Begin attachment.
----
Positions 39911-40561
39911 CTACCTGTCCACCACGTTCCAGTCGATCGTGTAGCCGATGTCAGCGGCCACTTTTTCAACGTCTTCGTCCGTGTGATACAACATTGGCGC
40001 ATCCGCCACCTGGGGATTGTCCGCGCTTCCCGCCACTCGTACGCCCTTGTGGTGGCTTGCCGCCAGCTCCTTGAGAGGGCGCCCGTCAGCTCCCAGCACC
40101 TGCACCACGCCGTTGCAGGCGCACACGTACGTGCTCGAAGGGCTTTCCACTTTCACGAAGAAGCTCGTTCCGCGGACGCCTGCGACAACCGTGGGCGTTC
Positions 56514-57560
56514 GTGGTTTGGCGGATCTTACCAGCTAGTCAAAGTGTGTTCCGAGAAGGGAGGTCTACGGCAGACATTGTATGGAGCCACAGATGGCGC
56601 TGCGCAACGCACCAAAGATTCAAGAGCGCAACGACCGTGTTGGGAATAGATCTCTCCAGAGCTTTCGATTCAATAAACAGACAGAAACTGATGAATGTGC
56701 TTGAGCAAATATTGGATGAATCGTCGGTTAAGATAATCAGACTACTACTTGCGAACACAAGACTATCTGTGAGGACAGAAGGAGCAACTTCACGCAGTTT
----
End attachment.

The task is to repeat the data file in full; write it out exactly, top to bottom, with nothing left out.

Positions 39911-40561
39911 CTACCTGTCCACCACGTTCCAGTCGATCGTGTAGCCGATGTCAGCGGCCACTTTTTCAACGTCTTCGTCCGTGTGATACAACATTGGCGC
40001 ATCCGCCACCTGGGGATTGTCCGCGCTTCCCGCCACTCGTACGCCCTTGTGGTGGCTTGCCGCCAGCTCCTTGAGAGGGCGCCCGTCAGCTCCCAGCACC
40101 TGCACCACGCCGTTGCAGGCGCACACGTACGTGCTCGAAGGGCTTTCCACTTTCACGAAGAAGCTCGTTCCGCGGACGCCTGCGACAACCGTGGGCGTTC
Positions 56514-57560
56514 GTGGTTTGGCGGATCTTACCAGCTAGTCAAAGTGTGTTCCGAGAAGGGAGGTCTACGGCAGACATTGTATGGAGCCACAGATGGCGC
56601 TGCGCAACGCACCAAAGATTCAAGAGCGCAACGACCGTGTTGGGAATAGATCTCTCCAGAGCTTTCGATTCAATAAACAGACAGAAACTGATGAATGTGC
56701 TTGAGCAAATATTGGATGAATCGTCGGTTAAGATAATCAGACTACTACTTGCGAACACAAGACTATCTGTGAGGACAGAAGGAGCAACTTCACGCAGTTT